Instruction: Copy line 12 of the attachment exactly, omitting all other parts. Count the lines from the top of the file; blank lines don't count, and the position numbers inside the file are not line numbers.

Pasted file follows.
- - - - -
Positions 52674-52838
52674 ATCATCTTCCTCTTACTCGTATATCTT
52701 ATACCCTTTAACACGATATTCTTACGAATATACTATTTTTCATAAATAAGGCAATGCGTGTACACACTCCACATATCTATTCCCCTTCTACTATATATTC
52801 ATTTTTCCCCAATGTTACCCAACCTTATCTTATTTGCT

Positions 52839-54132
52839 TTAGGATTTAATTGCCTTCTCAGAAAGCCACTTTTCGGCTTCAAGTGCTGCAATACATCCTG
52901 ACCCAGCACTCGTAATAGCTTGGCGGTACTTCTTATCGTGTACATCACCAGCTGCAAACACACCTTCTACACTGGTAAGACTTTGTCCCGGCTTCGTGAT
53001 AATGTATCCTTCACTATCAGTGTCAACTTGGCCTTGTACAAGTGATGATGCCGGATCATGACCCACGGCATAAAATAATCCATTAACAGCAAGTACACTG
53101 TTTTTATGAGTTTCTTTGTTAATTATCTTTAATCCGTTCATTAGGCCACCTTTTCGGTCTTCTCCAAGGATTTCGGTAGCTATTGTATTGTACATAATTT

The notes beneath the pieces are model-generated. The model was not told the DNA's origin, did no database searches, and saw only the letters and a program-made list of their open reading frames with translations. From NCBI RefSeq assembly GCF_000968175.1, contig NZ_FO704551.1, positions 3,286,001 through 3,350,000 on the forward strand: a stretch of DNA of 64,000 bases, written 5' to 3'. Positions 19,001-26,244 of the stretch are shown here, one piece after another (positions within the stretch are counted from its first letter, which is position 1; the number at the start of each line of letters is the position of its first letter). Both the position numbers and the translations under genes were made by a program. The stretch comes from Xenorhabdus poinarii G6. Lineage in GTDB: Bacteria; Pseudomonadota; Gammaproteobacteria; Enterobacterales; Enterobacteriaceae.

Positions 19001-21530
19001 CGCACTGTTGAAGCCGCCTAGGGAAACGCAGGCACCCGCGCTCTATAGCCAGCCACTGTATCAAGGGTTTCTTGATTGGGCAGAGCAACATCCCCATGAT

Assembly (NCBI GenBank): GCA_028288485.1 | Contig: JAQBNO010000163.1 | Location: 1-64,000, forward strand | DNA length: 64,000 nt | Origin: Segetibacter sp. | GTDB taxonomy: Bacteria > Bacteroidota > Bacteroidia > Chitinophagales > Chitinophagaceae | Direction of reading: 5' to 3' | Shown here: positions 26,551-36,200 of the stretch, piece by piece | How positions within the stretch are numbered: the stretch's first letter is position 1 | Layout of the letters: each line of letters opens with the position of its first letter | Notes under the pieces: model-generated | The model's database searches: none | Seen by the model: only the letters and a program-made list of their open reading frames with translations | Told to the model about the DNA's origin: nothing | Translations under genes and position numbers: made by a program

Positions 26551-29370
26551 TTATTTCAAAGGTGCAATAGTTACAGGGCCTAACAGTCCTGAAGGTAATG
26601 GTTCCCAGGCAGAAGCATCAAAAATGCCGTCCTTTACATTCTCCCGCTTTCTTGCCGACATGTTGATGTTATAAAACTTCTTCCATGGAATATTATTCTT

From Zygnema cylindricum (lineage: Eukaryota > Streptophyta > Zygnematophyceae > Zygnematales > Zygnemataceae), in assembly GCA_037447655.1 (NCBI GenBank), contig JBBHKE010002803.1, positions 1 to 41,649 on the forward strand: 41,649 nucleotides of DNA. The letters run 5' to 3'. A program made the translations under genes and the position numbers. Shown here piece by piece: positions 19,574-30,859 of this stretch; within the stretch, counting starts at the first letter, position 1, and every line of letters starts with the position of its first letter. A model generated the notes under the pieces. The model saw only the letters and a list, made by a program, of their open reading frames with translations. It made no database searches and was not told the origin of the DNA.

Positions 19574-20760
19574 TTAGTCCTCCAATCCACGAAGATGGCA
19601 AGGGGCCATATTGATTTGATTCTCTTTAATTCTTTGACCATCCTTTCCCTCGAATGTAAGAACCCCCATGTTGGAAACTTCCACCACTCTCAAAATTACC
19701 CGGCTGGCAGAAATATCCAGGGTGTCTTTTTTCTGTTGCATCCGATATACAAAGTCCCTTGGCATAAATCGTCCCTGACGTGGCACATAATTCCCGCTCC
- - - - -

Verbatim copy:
19001 CGCACTGTTGAAGCCGCCTAGGGAAACGCAGGCACCCGCGCTCTATAGCCAGCCACTGTATCAAGGGTTTCTTGATTGGGCAGAGCAACATCCCCATGAT